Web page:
, Land Line state legislative editor | Tuesday, September 02, 2014
Truckers and other drivers in California could soon be paying a bit more in vehicle fees to benefit people who like to exercise or travel by bike.
The Senate voted 24-9 to endorse Assembly changes to a bill that would ask voters whether local fees should be collected to benefit bike paths, bike parking and other upgrades.
Specifically, local governments could include questions on local ballots about whether to add as much as $5 to vehicle registration fees during the next decade for building or improving bicycle infrastructure. A two-thirds majority of voters would need to endorse the surcharge for passage.
Sen. Mark DeSaulnier, D-Concord, said his bill gives communities opportunities to improve bikeways and trail networks in an effort to alleviate congestion.
“A study of 35 metropolitan areas in the United States found that for every mile of bike lane per square mile in a city, an additional 1 percent of the commuting workforce traveled by bike,” DeSaulnier said in a news release.
SB1183 now moves to Gov. Jerry Brown’s desk.
A separate bill sent to the governor’s desk would also permit counties to increase vehicle registration fees to set up fingerprint identification programs.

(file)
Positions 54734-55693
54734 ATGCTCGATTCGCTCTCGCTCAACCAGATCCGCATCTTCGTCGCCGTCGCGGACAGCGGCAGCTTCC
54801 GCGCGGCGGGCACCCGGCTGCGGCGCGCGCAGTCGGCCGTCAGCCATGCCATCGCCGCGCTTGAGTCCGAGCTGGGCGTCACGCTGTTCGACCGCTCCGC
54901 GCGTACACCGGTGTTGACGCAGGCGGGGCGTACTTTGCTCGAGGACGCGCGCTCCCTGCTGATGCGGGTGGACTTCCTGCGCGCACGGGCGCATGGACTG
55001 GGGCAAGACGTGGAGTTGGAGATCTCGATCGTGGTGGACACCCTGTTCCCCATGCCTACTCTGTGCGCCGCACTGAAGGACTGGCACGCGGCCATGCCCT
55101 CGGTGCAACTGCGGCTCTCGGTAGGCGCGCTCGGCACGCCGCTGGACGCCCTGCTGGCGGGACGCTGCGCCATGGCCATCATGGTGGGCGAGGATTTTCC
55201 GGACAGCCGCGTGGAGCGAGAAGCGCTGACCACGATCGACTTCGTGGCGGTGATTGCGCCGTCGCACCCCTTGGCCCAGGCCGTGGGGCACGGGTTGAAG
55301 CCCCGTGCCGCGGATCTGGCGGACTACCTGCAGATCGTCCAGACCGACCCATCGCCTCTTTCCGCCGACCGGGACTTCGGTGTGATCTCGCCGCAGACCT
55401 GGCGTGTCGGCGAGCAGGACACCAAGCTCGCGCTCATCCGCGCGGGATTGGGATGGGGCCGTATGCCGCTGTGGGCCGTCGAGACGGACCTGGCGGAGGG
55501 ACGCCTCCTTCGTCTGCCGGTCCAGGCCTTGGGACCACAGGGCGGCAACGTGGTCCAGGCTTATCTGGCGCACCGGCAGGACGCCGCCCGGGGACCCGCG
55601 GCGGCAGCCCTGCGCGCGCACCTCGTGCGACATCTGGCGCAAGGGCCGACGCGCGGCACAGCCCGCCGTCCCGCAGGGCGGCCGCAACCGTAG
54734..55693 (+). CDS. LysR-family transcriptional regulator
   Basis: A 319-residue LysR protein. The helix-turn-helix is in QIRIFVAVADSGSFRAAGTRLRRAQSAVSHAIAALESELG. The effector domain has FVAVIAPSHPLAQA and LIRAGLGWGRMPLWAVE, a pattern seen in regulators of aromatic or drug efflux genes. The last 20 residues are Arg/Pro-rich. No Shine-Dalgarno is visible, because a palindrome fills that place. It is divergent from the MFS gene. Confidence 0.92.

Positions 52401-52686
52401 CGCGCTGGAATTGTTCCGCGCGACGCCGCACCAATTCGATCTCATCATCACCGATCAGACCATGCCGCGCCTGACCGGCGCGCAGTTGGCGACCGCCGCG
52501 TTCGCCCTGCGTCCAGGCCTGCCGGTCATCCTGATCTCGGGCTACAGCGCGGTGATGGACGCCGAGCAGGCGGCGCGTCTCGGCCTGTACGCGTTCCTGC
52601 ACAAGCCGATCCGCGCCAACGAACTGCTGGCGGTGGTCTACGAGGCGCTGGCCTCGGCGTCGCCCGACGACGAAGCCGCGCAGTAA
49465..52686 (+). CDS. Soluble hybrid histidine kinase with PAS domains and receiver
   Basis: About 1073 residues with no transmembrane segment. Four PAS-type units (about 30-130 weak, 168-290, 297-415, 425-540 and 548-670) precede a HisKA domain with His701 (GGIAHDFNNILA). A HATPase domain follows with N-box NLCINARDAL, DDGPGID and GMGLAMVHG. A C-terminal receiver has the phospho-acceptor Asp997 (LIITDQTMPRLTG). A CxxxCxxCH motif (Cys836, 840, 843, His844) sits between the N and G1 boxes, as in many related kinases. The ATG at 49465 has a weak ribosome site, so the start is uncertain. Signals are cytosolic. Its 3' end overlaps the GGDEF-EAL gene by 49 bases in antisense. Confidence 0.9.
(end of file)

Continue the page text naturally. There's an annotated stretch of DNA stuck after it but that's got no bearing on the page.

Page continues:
Since 1997, California law has authorized counties to charge $1 surcharges on car registrations while trucks can be charged $2. The revenue is used for fingerprint ID programs.
AB2393 would permit the 45 counties already charging vehicle registration fees for fingerprint ID programs to increase the amount. Specifically, affected counties could charge $2 on car registration fees, up from $1. Trucks would pay $4, up from $2.
The 13 counties not already applying a charge on vehicle registrations could implement the fees.
About $29.8 million a year is raised through the fingerprint fee.
The fees are in addition to the $46 base charge, which includes $1 for programs to encourage the voluntary retirement of vehicles that include high-polluting medium-duty trucks; a $24 surcharge to pay for additional California Highway Patrol officers; and other county fees that may be included.
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